After Forever is currently hibernating, this sabbatical was not planned but necessary, when co-founder Sander Gommans suffered from stress related health problems. To pass the time until the new album, their former record label Transmission Records decided to fill the gap with a re-release of their debut album Prison Of Desire. To make it a bit more interesting the original recordings were remastered and the rest of this 2CD set is filled with session, demo, instrumental and a cappella versions. The booklet includes a nice message from Mark Jansen about this album and the start of After Forever. Mark Jansen (together with Sander Gommans) founded After Forever and for years already has had a great amount of success with Epica.
As to the quality of the music I can refer you to the original DPRP Review, as when listening to this album I can only confirm the findings as stated in that review - therefore the interest in this album should come from the bonus material and the remastering. The production quality of the remastered album is superb, however I cannot make a comparison with the original. The alternate recorded versions are also of high quality, you can hear the immense quality of the band. The versions are so good that I sometimes don't know which disc I am playing. The compositions do not differ from the final result as recorded for the album. The a cappella and instrumental versions are a nice trip, but hearing them more than once is not really necessary.
This After Forever album is only for people who are interested in the band and really want to check out their debut-album. If you are interested in buying this album, you might as well buy this edition, because it costs the same and you get a bit more. The session versions on this album are great but do not differ much from the final recordings. If you are new to the band you are better off by starting with their latest album After Forever.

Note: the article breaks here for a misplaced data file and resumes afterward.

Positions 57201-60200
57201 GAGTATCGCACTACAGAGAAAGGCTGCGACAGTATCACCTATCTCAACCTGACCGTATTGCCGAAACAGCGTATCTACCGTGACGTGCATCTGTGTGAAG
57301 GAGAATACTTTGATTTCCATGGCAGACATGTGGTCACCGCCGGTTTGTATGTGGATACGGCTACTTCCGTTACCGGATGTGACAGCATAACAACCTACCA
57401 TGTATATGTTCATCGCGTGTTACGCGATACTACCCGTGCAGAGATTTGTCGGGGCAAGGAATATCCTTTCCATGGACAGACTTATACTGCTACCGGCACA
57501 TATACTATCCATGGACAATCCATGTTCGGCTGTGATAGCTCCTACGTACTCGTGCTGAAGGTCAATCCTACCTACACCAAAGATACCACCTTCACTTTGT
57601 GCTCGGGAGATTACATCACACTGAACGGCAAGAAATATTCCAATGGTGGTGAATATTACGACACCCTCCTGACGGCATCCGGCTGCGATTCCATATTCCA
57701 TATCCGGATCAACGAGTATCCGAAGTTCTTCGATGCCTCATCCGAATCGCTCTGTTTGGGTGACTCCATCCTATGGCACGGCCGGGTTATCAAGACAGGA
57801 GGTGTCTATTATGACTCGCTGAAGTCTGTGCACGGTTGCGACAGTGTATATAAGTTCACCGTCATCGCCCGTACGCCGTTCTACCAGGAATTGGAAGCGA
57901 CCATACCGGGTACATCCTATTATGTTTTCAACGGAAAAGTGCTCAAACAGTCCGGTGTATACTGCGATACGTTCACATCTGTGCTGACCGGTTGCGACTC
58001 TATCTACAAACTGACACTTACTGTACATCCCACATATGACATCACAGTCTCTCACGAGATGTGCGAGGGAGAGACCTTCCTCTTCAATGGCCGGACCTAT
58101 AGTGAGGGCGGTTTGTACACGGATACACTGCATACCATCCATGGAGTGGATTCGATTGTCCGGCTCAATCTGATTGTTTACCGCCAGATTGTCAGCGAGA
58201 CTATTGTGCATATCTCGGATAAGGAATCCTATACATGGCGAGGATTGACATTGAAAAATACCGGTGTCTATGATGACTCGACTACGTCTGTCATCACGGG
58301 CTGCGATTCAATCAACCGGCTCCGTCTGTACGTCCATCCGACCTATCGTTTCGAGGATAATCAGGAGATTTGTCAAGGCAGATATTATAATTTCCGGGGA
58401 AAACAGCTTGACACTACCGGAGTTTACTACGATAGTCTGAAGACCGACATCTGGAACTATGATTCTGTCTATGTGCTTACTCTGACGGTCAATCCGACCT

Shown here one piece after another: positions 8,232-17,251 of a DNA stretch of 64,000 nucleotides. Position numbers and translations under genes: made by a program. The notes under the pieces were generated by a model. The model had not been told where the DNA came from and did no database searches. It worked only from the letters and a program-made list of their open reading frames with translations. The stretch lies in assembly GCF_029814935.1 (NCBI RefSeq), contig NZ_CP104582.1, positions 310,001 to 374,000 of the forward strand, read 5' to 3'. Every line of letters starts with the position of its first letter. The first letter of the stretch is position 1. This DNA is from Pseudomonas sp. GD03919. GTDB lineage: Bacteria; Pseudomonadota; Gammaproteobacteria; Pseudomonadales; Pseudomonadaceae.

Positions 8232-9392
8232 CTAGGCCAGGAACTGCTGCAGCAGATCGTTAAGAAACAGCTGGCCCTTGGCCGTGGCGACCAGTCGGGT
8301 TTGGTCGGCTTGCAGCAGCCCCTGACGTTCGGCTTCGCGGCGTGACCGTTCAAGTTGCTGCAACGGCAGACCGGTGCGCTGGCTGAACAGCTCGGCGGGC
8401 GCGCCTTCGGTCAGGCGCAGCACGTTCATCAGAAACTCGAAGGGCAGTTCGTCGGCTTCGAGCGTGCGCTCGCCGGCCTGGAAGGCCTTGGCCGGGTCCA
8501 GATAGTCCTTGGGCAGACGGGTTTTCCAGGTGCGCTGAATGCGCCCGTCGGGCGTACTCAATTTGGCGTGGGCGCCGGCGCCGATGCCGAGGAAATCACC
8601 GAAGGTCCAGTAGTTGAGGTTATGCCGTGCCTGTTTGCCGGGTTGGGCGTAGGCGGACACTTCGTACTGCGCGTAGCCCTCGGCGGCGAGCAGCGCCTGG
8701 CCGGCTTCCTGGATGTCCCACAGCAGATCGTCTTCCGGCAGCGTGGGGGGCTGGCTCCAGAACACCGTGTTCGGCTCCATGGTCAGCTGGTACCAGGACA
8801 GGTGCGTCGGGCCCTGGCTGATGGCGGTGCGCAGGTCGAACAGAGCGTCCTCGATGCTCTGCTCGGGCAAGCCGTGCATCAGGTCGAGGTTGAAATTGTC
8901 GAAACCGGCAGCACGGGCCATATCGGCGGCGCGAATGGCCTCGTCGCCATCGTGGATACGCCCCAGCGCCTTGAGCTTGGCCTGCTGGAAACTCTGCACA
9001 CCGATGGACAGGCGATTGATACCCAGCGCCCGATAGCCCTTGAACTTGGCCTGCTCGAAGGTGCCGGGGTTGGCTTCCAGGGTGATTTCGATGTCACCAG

Pre-Med - The Truth About Us
Tracklist: Cerebral Escape (5:02), Wallpaper Warriors (5:31), The Crowning Of The Acid King (6:47), 5HTP (5:43), Death Of A Star (7:51), The Truth About Us (5:39), The Demented Man (5:07), Has The Whole World Gone Insane (5:29), Debouch (5:42)
Every now and then, I receive something for review from the DPRP pipeline that I can’t quite put a finger or label on. That is the case with The Truth About Us, the sophomore release from Pre-Med. The most accurate genre I can come up with is “space-grunge”. The band was put together by Essex, U.K.-based multi-instrumentalist and vocalist Danny Faulkner. He assembled Pre-Med after seeing a gig by Bedouin, a band formed by Alan Davey and Danny Thompson of Hawkwind. Faulkner struck up a friendship with Davey, eventually sending him some impressive demos, and Pre-Med was born.
On The Truth About Us, Faulkner handles vocals, drums, and keyboards. Davey provides rhythm guitar on a couple of tracks, and handles bass and keyboards for the whole shebang. Newcomer Eamon O’Neill is the main guitarist. Jason Stuart (Hawkwind) contributes piano to one track, and he and Steve Leigh (Landmarq) throw in a synth solo each. Poet Martin Faulkner, Danny’s brother, wrote all the lyrics.
The band plays riffy, 70’s based grunge/metal rock with a lot of spacey synths thrown in, giving them a dark sound similar to Van Der Graaf Generator. This sound is quite evident on the title track and on Has The Whole World Gone Insane, featuring Leigh’s guest synth lead over a relentless attack. Listening to the first three tracks of the CD will quickly tell you that Pre-Med means business and is not for sensitive ears. Who they are meant for is anyone who likes dark, experimental riff-based rock. The tunes are composed and produced well and feature excellent musicianship throughout. With this release, the band passes critical muster, and if they keep it up they have a great career ahead of them.
Conclusion: 8 out of 10
Spirits Burning – Alien Injection
Tracklist: Alien Injection (5:27), New Religion (5:28), Alpha Harmony (7:14), Every Gun Plays Its Own Tune (3:12), Logger’s Revenge [Brian Tawn Speaks!] (9:02), Augustus (6:22), Future Memories (6:29), The Entropy Tango (3:22), Another World (4:14), The Hawk (4:36), Imported Serpents (3:48), Ingleborough (3:48), Upturned Dolphin (4:29), Salome (5:00), Montfallcon (4:12), Heaven [Is One Quality Tree For The Road] (3:16)
Spirits Burning & Bridget Wishart – Earth Born